unmannerly

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English[edit]

Etymology[edit]

un- +‎ mannerly

Adjective[edit]

unmannerly (comparative more unmannerly, superlative most unmannerly)

  1. Not mannerly.
    • c. 1612, William Shakespeare and John Fletcher, Henry VIII, Act IV, Scene 2,[1]
      I humbly do entreat your highness’ pardon;
      My haste made me unmannerly.
    • 1748, Tobias Smollett, The adventures of Roderick Random, London: J. Osborn, Volume I, Chapter 3, p. 17,[2]
      He calmly rebuked my uncle for his unmannerly behaviour, which he said he would excuse on account of his education []
    • 1851, Herman Melville, Moby-Dick, Chapter 121,[3]
      Halloa! whew! there goes my tarpaulin overboard; Lord, Lord, that the winds that come from heaven should be so unmannerly! This is a nasty night, lad.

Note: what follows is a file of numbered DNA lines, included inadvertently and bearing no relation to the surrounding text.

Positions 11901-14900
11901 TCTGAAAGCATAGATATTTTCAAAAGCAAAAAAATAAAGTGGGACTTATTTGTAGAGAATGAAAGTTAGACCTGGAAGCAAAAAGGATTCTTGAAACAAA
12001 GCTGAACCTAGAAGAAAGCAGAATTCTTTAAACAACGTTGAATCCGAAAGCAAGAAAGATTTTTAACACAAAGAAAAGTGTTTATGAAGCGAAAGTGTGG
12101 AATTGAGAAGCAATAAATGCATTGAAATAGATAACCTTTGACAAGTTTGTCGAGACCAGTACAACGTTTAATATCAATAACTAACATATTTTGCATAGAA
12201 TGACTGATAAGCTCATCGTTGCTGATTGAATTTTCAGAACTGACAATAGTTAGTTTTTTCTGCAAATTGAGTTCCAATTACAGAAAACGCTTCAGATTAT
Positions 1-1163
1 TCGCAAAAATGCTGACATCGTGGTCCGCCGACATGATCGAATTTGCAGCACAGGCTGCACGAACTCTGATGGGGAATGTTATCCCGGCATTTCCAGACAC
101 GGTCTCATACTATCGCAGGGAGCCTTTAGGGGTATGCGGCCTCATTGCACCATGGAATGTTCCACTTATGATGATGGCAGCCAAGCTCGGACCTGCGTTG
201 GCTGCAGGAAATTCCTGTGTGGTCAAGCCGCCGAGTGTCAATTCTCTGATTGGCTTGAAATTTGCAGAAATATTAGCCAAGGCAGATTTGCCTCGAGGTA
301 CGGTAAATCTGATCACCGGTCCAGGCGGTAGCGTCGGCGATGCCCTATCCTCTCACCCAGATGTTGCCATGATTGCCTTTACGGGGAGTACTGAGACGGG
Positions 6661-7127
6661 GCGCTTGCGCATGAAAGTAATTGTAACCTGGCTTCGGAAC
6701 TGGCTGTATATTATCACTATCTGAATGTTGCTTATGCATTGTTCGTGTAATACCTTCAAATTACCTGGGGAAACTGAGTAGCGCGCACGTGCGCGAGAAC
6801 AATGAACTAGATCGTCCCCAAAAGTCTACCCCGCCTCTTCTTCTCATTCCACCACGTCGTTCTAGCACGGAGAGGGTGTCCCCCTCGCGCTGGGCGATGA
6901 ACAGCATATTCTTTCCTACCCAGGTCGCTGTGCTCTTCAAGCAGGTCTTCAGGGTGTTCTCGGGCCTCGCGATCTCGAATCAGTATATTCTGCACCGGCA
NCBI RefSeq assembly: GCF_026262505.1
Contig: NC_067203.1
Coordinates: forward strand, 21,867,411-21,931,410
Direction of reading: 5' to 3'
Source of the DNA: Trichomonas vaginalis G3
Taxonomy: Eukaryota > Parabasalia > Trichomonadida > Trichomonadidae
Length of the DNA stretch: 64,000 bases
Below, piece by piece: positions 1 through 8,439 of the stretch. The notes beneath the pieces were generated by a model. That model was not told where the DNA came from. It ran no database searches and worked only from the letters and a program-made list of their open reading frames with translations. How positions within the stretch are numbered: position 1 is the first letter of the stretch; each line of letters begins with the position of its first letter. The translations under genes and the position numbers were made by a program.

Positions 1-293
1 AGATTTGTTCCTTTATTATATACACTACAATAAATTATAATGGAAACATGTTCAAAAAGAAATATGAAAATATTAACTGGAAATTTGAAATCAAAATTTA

• 1917, W. B. Yeats, “The People” in The Wild Swans at Coole, Cuala Press, p. 10,[4]
      ‘What have I earned for all that work,’ I said,
      ‘For all that I have done at my own charge?
      The daily spite of this unmannerly town,
      Where who has served the most is most defamed,

Synonyms[edit]

Adverb[edit]

unmannerly (comparative more unmannerly, superlative most unmannerly)

  1. (obsolete) In a way that is not mannerly.
    • c. 1605, William Shakespeare, Macbeth, Act II, Scene 3,[5]
      [] the murderers,
      Steep’d in the colours of their trade, their daggers
      Unmannerly breech’d with gore: